Author: Julina Halim
Perhaps a better place to start is to first understand whether you are meeting your nutritional needs in this extraordinary period in your life.
You’ve done everything right to deliver this baby: prenatal exercises, breathing, eating right, and reading all the books possible. However, none of these may have prepared you enough for how you feel now: exhausted, sore, and your body doesn’t feel like the one you used to know.
The reality is, your body has gone through massive changes from the day you conceived, and it needs time to heal. This is also an opportunity for you to reset and build a new, stronger body and fitter.
Your postpartum nutrition needs to support physical healing, new demands with a newborn, and your emotional needs.
The good news is, we now know about the gut-brain connection through the vagus nerves: what’s good for your body will also be good for your brain.
We can’t stress enough how vital a nutrient-dense food plan rich in protein (especially collagen), vitamins & minerals, and good fat is to your recovery. In particular, foods high in omega-3, B vitamins, Vitamin D, and minerals like iron, calcium, magnesium, zinc, selenium will also help support your energy level and emotional wellbeing.
Let’s take a look at these two dishes:
(source: Recipes and nutrition facts can be found at eatthismuch.com)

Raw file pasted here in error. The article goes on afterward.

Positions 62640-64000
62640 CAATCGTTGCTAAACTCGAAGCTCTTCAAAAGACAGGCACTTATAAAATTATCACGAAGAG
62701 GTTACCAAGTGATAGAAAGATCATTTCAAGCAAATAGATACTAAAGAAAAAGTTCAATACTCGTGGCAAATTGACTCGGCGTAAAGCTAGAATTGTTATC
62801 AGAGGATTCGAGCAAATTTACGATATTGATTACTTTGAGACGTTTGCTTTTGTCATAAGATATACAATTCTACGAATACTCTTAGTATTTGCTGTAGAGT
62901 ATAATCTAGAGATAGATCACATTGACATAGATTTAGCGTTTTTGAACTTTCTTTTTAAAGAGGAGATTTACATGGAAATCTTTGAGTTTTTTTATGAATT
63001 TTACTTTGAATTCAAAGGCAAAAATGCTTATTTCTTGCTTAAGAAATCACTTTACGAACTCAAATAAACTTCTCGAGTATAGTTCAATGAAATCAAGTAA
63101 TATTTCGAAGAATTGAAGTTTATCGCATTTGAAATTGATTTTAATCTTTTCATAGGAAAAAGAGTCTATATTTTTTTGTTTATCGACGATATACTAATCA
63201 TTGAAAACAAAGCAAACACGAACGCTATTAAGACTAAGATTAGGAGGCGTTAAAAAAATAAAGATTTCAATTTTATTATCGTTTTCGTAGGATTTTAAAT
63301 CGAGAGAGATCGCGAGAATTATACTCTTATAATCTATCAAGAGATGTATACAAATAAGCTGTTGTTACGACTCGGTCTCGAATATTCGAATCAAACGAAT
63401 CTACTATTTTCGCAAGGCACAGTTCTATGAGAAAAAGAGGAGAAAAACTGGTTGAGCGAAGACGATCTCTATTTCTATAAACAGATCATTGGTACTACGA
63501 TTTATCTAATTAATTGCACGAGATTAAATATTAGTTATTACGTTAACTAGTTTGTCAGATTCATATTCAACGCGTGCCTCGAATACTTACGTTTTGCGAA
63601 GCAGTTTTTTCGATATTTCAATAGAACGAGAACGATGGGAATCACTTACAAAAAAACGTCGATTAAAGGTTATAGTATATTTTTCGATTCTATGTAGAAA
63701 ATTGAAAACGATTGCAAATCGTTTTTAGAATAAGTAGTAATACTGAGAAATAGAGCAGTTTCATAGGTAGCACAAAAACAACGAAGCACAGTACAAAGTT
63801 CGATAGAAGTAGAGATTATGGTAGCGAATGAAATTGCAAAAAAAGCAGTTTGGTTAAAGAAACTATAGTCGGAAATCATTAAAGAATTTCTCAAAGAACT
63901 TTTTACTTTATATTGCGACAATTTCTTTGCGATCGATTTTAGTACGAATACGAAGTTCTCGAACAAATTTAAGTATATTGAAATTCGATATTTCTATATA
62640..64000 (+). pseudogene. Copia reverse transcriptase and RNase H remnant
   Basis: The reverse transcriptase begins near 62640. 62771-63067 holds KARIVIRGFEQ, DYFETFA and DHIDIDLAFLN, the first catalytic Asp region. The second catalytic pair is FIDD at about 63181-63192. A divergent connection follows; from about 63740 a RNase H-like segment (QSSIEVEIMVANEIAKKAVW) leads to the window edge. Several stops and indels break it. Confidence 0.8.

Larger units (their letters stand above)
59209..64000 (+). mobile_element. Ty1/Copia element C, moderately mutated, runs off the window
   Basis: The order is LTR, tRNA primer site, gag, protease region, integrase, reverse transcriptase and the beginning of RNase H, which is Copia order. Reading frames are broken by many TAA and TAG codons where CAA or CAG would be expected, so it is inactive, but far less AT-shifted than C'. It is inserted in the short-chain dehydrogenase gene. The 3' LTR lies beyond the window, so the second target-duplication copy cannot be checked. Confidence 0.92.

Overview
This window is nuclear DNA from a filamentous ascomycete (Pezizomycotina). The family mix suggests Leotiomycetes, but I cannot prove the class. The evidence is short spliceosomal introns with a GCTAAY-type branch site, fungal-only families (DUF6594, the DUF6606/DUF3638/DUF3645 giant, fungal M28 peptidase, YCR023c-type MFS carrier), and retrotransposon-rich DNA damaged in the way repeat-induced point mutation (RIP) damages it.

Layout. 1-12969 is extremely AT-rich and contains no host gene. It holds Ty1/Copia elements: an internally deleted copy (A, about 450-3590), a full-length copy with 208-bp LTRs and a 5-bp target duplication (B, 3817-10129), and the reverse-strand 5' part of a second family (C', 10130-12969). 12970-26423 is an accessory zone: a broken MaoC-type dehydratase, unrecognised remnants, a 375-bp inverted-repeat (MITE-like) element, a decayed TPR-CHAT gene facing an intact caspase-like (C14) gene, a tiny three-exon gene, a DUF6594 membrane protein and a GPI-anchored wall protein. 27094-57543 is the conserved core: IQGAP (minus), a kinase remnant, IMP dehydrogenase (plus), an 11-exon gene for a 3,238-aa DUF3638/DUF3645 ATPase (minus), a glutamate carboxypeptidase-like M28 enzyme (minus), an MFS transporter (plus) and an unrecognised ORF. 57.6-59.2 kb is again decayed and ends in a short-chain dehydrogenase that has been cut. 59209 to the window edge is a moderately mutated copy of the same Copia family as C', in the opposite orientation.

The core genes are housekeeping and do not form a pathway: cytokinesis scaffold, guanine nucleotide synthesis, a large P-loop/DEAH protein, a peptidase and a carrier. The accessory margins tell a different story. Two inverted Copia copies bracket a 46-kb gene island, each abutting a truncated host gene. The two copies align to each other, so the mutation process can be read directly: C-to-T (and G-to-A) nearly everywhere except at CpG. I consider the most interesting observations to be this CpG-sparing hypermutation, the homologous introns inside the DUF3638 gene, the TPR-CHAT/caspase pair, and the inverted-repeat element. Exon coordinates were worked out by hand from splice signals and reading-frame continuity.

A meal with simple fish chowder is already giving you more of the nutrients than a turkey sandwich would. Complete the meal with a serving of brown rice and barley, and you are getting more fiber and nutrients from wholegrain.
|(Per serving)||Turkey Sandwich with Wholegrain Bread||Simple Fish Chowder with Tomato & Celery (1)||Brown Rice and Barley(2)||Simple Fish Chowder served with Brown Rice and Barley (1)+(2)|
Get your nutrients from whole foods as much as possible
Real food is what our bodies understand as the source of fuel and nutrients.
Many traditional cultures offer an extensive range of postpartum recipes that have helped to nourish and heal mothers for centuries. These recipes are all based on foods’ natural healing powers and what’s available in season for the region.
It is often believed that this is not only a time for the mother to rest and heal; it is also a time to reset the woman’s body to “correct” any imbalance she may have had before the pregnancy.
There are times when supplements may be needed; for example, when you cannot eat well, have digestive issues, or suffer other health challenges.
A few concerns with supplements include risk of contamination, source of ingredients, and potential allergens; sometimes, the actual amount of nutrients present may be lower than listed or close to/above the Upper Tolerable Intake Levels (ULs).
Do choose your supplements carefully and always talk to your doctor.